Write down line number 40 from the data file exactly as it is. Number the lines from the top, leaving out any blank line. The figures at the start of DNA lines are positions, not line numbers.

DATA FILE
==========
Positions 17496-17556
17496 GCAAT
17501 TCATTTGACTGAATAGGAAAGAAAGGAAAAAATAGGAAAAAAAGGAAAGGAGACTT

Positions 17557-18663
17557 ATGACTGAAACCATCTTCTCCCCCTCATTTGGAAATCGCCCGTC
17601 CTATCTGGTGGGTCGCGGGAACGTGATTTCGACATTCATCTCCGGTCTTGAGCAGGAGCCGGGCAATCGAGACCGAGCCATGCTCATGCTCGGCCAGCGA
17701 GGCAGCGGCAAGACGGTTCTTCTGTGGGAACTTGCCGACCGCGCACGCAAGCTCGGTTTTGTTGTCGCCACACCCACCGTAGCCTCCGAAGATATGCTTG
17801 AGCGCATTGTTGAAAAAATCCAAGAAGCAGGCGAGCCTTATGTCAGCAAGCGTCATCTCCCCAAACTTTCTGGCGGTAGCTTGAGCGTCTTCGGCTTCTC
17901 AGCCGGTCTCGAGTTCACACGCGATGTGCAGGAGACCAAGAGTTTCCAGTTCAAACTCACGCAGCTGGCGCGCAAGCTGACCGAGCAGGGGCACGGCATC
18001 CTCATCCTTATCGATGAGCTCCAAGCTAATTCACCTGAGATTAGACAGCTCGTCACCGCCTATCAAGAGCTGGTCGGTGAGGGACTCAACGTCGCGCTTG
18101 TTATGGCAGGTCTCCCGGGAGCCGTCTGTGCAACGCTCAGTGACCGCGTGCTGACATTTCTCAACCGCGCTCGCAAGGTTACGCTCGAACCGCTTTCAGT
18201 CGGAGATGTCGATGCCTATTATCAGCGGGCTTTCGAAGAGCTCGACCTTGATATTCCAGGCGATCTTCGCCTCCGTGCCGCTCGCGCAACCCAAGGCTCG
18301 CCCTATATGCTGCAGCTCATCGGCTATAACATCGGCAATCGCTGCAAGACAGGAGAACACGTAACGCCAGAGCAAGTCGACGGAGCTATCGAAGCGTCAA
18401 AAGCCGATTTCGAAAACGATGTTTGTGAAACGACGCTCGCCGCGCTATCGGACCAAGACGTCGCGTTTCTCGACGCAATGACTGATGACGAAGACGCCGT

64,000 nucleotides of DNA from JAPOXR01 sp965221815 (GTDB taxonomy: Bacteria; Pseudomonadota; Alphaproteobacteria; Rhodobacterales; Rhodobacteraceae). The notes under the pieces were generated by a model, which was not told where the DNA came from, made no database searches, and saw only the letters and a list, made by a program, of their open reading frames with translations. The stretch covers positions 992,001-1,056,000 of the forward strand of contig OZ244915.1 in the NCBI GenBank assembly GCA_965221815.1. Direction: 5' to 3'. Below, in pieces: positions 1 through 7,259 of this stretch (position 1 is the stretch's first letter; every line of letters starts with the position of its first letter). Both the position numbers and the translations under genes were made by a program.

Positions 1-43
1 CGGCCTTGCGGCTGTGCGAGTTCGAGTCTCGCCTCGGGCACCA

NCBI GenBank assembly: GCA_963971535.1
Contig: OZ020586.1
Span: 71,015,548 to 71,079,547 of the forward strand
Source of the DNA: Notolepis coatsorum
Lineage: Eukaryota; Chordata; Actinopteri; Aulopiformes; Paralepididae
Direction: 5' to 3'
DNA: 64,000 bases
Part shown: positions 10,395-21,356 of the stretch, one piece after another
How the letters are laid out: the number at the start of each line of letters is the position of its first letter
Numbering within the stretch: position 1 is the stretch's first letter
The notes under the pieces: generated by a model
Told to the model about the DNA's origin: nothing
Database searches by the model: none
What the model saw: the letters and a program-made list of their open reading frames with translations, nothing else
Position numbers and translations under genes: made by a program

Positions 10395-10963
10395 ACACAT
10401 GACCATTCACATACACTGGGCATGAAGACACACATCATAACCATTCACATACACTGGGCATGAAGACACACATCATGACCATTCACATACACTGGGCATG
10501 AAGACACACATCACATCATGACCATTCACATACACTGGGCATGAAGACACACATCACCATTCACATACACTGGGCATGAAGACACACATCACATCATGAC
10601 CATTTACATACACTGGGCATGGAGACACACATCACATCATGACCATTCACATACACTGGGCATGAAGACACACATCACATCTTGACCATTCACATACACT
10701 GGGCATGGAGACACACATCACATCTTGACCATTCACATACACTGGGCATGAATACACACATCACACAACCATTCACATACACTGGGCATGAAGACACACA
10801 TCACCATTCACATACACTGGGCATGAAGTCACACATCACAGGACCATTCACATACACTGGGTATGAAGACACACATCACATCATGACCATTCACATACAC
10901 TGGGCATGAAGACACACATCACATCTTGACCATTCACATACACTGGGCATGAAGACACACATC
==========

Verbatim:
10901 TGGGCATGAAGACACACATCACATCTTGACCATTCACATACACTGGGCATGAAGACACACATC